Perhaps there is no other country that has as many official public holidays as Japan. At present, the special Japanese Public Holiday Law establishes 15 official public holidays as well as their dates. Such a large number of public holidays can be explained partly by Japanese tradition not to take long vacations – maximum up to 10-12 days. Within Japanese firms employee's absence more than stated period of time is considered "displaying no team spirit” and as expression of disloyalty to the company. That is why many Japanese prefer to combine their vacation with public holidays, especially during the so called "Golden Week” celebrated at the beginning of May.
On the other hand this relatively large number of national public holidays is linked to the fact that some of them are indigenously traditional holidays stretching their roots into history of Japan and others are relatively young.
Below are 15 public holidays in Japan.
- January 1 – New Year's Day
- Second Monday of January – Coming of Age Day
- February 11 – National Foundation Day
- Around March 20 – Vernal Equinox Day
- April 29 – Showa Day
- May 3 – Constitution Memorial Day
- May 4 – Greenery Day
- May 5 – Children's Day
- Third Monday of July – Marine Day
- Third Monday of September – Respect-for-the-Aged Day
- Around September 23 - Autumnal Equinox Day
- Second Monday of October – Health and Sports Day
- November 3 – Culture Day
- November 23 – Labour Thanksgiving Day
- December 23 – The Emperor's Birthday
The Public Holiday Law of 1948 became a basis for establishment of public holidays in Japan. Some provisions of the Law stipulate the order of transferring holidays from one day to another. For example, when a national holiday falls on a Sunday, the next Monday or working day shall become a public holiday. A very interesting point is determination of Vernal and Autumnal Equinox Days. It is the Japan National Observatory who determines exact dates of the Vernal and Autumnal Equinox Days for the next year by making necessary astronomical calculations and measurements on February 1 of the current year. In 2009, for instance, Vernal Equinox Day fell on March 20 and Autumnal Equinox Day – on September 23. Actually the holiday was changed to September 22 – in order to avoid the gap between two holidays (the first was Respect-for-the-Aged Day) and to extend series of holidays to four days.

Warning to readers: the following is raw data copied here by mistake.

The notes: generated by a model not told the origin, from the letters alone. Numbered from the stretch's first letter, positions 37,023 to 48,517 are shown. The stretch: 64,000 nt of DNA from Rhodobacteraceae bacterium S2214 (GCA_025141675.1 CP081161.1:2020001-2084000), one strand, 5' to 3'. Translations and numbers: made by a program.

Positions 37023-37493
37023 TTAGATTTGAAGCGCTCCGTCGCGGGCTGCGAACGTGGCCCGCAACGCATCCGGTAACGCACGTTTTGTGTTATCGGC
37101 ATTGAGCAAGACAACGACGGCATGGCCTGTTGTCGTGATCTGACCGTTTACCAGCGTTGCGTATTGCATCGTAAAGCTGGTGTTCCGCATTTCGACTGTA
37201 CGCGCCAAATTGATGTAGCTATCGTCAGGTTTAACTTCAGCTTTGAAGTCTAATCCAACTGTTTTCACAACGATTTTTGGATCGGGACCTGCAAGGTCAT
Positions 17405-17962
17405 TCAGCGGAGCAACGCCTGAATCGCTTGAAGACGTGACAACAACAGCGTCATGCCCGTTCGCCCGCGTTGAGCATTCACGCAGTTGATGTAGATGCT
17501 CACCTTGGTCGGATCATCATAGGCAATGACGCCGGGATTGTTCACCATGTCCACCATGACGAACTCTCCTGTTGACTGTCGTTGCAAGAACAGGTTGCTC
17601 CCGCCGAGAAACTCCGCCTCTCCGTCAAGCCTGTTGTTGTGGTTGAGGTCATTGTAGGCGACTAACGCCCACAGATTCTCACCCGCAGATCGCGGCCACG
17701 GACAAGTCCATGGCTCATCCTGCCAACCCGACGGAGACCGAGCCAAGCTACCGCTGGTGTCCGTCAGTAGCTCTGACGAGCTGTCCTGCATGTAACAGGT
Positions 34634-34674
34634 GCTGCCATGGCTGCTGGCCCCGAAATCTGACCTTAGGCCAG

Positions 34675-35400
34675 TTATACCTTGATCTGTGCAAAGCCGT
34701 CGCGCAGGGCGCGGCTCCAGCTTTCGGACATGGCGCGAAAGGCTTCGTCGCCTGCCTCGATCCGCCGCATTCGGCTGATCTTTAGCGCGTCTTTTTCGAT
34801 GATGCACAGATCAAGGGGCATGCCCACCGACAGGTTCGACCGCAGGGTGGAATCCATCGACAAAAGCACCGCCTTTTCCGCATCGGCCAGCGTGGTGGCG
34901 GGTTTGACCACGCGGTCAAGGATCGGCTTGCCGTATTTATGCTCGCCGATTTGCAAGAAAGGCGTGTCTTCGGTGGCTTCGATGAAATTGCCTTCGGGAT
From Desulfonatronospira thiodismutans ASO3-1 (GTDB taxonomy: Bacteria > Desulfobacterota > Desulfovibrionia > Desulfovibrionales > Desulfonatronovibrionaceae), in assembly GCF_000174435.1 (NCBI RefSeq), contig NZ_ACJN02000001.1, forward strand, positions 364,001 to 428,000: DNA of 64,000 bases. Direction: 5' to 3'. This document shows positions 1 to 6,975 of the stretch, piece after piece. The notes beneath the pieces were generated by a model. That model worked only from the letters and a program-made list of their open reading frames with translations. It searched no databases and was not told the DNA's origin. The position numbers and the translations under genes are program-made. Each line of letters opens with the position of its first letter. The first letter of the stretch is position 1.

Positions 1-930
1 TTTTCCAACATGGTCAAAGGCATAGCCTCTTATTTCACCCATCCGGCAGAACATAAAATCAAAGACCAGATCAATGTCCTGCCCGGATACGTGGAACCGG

Gradually the Public Holiday Law was amended to get the so called "long holidays” – linking a few holidays not to the fixed dates but to the definite day of week. Thus the Happy Monday System was adopted in Japan in 2000: Coming of Age Day originally held on January 15 was changed to the second Monday of January, Marine Day was changed from July 20 to the third Monday of July, Respect-for-the-Aged Day from September 15 to the third Monday of September, Health and Sports Day from October 10 to the second Monday of October. The latest amendment is being in force since 2007 when Showa Day was established instead of Greenery Day on April 29. Greenery Day was moved to May 4.
Probably it would take a lot of pages and even become boring for reading if I provide with description of every holiday in this article. My next publications will separately cover each public holiday in Japan.